We have all seen clips from criminal investigation shows, and especially popular are scenes of detectives or police officers gaining evidence based on fingerprints left at the crime location. While these scenes are interesting and exciting for many of us, it is also essential to remember that television does not necessarily show us a perfect representation of reality. Invigorating clips also give viewers hope in the legal system and law enforcers, but is this false positivity? What is the truth about the reliability of fingerprint evidence in criminal cases?
Whenever you have questions about criminal evidence, the lawyers from Rubin, Glickman, Steinberg & Gifford, P.C. have the talent, experience, and knowledge to help. We have over 65 years of legal experience in personal injury and criminal defense law, and we also serve clients all over Pennsylvania. We have access to fantastic and valuable strategies, resources, and tools to benefit you and the results of your case. Our clients trust us to give them the support and excellent results they need and deserve, and we can assist you too.
Is Fingerprint Evidence Actually Reliable in Pennsylvania Criminal Cases?
In most circumstances, fingerprint evidence is less scientifically reliable than television shows or movies would have us believe. They are more subjective than objective and are never absolute proof that someone has committed a crime. While sets of them are generally unique to each individual, two individuals can have very similar fingerprints.
Additionally, the art of identifying or matching fingerprints to a suspected individual is less clear-cut than some of us would like to believe. Most often, additional evidence must be present for law enforcement to find anyone undeniably guilty of committing a crime.
What Other Types of Evidence Are Reliable in Crime Cases in Pennsylvania?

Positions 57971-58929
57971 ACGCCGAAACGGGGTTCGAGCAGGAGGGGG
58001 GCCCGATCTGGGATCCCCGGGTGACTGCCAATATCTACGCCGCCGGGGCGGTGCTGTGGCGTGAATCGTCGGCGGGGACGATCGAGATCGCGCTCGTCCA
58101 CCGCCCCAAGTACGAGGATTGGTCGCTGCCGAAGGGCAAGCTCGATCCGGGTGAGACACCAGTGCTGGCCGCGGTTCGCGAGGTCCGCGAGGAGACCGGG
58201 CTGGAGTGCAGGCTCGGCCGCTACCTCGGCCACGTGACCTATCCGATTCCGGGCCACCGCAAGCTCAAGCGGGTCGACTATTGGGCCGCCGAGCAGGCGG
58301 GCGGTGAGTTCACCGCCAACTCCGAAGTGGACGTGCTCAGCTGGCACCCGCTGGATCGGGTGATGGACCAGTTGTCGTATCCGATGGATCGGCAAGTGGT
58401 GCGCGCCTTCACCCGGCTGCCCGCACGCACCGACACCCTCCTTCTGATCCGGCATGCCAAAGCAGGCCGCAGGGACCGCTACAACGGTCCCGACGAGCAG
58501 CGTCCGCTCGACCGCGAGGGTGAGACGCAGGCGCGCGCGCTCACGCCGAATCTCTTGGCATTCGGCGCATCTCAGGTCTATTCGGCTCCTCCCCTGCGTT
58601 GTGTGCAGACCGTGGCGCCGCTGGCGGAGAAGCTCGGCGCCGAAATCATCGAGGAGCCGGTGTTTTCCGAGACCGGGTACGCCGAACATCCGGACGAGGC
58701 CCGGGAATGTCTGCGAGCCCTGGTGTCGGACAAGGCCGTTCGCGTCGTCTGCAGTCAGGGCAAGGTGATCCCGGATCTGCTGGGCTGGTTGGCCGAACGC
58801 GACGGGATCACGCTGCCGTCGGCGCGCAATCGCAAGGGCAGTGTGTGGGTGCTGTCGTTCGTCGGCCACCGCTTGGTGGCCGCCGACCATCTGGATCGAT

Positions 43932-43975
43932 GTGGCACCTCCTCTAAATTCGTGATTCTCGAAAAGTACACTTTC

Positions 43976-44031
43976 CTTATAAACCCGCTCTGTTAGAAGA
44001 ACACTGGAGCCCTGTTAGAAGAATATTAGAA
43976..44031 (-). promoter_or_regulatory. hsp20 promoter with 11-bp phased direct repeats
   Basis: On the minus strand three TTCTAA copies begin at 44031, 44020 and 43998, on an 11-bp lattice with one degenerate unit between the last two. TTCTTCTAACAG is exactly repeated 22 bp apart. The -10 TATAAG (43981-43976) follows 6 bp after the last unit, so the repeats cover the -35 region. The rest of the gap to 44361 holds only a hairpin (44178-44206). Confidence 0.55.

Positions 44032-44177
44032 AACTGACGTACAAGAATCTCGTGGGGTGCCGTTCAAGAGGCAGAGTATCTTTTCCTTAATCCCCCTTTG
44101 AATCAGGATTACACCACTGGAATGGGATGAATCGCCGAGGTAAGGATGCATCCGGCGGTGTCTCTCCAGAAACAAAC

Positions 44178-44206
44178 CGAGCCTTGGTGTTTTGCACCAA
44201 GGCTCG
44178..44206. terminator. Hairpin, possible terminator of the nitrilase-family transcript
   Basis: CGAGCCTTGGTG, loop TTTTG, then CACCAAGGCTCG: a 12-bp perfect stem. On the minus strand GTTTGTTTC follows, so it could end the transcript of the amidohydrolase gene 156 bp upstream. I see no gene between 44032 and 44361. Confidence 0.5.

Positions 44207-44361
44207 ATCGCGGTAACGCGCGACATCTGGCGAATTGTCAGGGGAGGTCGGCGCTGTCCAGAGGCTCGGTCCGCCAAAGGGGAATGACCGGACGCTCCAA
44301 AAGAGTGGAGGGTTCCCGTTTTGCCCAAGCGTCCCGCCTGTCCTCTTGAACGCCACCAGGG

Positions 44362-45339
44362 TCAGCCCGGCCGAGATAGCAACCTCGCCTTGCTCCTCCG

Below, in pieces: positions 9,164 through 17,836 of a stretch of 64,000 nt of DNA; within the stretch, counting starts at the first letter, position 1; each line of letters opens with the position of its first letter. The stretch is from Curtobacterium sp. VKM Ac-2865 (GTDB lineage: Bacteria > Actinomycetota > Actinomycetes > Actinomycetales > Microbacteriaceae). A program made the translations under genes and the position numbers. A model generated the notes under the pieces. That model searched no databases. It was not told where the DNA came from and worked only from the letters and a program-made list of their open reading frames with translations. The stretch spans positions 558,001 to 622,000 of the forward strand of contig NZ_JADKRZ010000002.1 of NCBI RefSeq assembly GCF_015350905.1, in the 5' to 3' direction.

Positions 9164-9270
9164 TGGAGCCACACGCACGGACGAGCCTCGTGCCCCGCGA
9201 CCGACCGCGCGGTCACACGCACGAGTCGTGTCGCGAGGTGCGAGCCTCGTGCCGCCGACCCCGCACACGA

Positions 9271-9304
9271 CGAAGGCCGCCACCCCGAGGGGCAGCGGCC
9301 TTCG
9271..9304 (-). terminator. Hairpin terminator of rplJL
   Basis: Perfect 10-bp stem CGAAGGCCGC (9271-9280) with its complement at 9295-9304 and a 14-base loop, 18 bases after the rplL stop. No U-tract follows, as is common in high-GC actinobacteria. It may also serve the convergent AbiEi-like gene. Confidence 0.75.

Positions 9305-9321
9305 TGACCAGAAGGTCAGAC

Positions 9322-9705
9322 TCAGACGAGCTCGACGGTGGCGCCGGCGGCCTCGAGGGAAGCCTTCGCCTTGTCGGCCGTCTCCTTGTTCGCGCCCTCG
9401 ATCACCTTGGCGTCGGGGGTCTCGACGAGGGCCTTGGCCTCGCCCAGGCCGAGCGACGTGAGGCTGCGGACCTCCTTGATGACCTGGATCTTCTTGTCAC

Many other types of evidence can be presented during Pennsylvania crime trials, which can help prove or avoid connections to criminal activity. Other potentially reliable forms of evidence include, but are not limited to, the following:
- Footage of the incident
- Alibi and proof
- Blood or different DNA samples
- Witness statements
- Claims from expert witnesses
- Physical evidence
We strongly recommend you work with a lawyer if you need help collecting adequate evidence for a criminal case. For example, your lawyer can help lead or join investigations, complete and file paperwork, and assess evidence for a more favorable perspective. A criminal defense attorney can help you clear charges and avoid guilty rulings far more effectively than you could alone.
Who Needs to Work With a Criminal Defense Lawyer in Pennsylvania?
In our opinion, anyone with significant involvement in legal matters should work with a lawyer. We strongly suggest you work with a criminal defense attorney if you are charged with a crime. Retaining a lawyer is a great way to avoid unnecessary stress and streamline the legal processes. Your lawyer can speak on your behalf, level the playing field against other legal representatives, and protect your privacy.
Your lawyer will have extensive knowledge and resources to help you, so handling your case with your attorney is far less risky than on your own. If you represent yourself, you may misrepresent your case, increase potential consequences, and decrease the possibility of avoiding a guilty charge. Your lawyer is much more likely to avoid these mistakes and bring you positive results.
Charged With a Crime in Pennsylvania? Get the Help You Need From Lawyers at Rubin, Glickman, Steinberg & Gifford, P.C.
If you face charges for a crime in Pennsylvania, you will likely benefit from speaking with a lawyer from Rubin, Glickman, Steinberg & Gifford, P.C. Our lawyers have over 65 years of experience, meaning we have the strategies and knowledge necessary to help you throughout your legal matters.
We can discuss the details of your case, clarify any of your concerns or questions, and provide helpful information tailored to your needs. Our team invites you to get in touch. Simply give us a call at (215) 822-7575 or complete the contact form on our website at your earliest convenience, and we can get started. We are patiently waiting to hear from you and are prepared to help in any way we can.